This story was updated at 10:10 am with additional quotes.
By Rose Hoban
Fewer people nationwide lacked health insurance in the opening months of this year, according to new data from the Centers for Disease Control and Prevention released Tuesday. And in North Carolina, the overall rate of uninsurance fell, according to another survey.
The National Health Interview Survey, conducted during the first three months of 2014, found that nationally the uninsured rate dropped from 14.4 percent in 2012 to 13.1 percent in 2013 for people of all ages. The study, performed every year by the U.S. Census Bureau, showed a steady decline in rates of uninsurance rates from a high of 15.5 percent in 2010.
Nationwide, 41 million people still lacked health insurance; more than 99 percent of those people were younger than 65 years old. Very few people over 65 are uninsured, as most of them have Medicare.
The survey found that for the first part of the year, the most pronounced drop in uninsured rates was among young adults aged 19 to 25. That number dropped from 26.5 percent in 2013 down to 20.9 percent in the beginning of 2014.
Since passing, the Affordable Care Act has allowed for young people to be retained on their parents’ insurance until age 26, and other surveys have found many families have taken advantage of this provision. Once people reach 27, however, the rate of people lacking insurance jumps back up.
“We know we had a few hundred thousand people get health insurance on the exchange,” said Dr. Adam Zolotor, interim president and CEO of the North Carolina Institute of Medicine. “We don’t know how many of them had health insurance through the private market the previous year, we know that some number of people did not.”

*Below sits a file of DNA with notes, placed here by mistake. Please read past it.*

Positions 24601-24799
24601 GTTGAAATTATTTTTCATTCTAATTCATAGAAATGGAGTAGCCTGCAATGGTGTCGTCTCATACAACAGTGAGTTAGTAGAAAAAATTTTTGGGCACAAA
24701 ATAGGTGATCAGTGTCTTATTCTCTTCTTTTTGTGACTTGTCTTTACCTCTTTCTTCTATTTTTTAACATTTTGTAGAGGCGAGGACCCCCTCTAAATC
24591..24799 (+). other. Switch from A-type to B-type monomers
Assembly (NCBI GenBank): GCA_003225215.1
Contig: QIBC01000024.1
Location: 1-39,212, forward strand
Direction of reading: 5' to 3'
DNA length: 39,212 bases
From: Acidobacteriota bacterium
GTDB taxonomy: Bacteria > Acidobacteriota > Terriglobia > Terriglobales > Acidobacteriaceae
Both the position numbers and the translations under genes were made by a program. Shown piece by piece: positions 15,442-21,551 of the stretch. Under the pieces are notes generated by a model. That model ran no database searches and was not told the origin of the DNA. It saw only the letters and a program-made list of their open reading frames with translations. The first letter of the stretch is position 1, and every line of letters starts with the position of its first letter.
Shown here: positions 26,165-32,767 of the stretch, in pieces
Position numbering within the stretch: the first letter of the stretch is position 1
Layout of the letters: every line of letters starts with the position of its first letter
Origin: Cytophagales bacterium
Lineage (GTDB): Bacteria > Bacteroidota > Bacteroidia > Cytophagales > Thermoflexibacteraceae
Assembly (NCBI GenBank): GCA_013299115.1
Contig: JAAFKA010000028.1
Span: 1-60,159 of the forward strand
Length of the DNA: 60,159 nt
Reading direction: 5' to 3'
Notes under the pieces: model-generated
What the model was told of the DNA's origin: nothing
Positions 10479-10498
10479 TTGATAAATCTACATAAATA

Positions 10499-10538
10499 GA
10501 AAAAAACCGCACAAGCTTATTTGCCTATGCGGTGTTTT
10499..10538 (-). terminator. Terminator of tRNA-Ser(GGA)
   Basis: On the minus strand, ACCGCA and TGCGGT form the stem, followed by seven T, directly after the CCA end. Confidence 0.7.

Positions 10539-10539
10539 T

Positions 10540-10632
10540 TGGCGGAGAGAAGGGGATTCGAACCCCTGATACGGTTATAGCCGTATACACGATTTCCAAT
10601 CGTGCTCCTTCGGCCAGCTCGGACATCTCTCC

North Carolina statistics
A separate survey also released Tuesday by the U.S. Census Bureau broke down rates of uninsurance by state. That survey found that in North Carolina, about 1.58 million people were uninsured in 2012. But by the time of the 2013 survey, that number had dropped to 1.509 million. That means that the rate of uninsured in North Carolina dropped from 16.5 percent in 2012 to 15.5 percent in 2013.
However, the census numbers do not include the early part of 2014, which was during the enrollment period for health insurance coverage under the Affordable Care Act, nor do those numbers break down ages of people who gained insurance during the enrollment period. But federal statistics show that at least 95,000 young adults under 26 in North Carolina gained insurance through a family member by the end of 2011.
“The problem with the Census data is that it has very little to do w anything substantive on rates under the Affordable Care Act,” Zolotor said. “it’s a small change and it’s a change that preceded implementation of the ACA; it’s probably more related to the economic recovery.”
Zolotor pointed out that in states which expanded Medicaid, the drop in uninsurance was about 3 percent, whereas in non-expansion states, it was a 1 percent, statistically insignificant decrease.
According to a spokesperson for Blue Cross and Blue Shield of North Carolina, 232,000 people in the state signed up for coverage on the health insurance exchange; 70 percent of those people had not been BCBSNC customers the prior year.
Over all, a total of 357,584 North Carolinians signed up for insurance through the health benefits website in early 2014.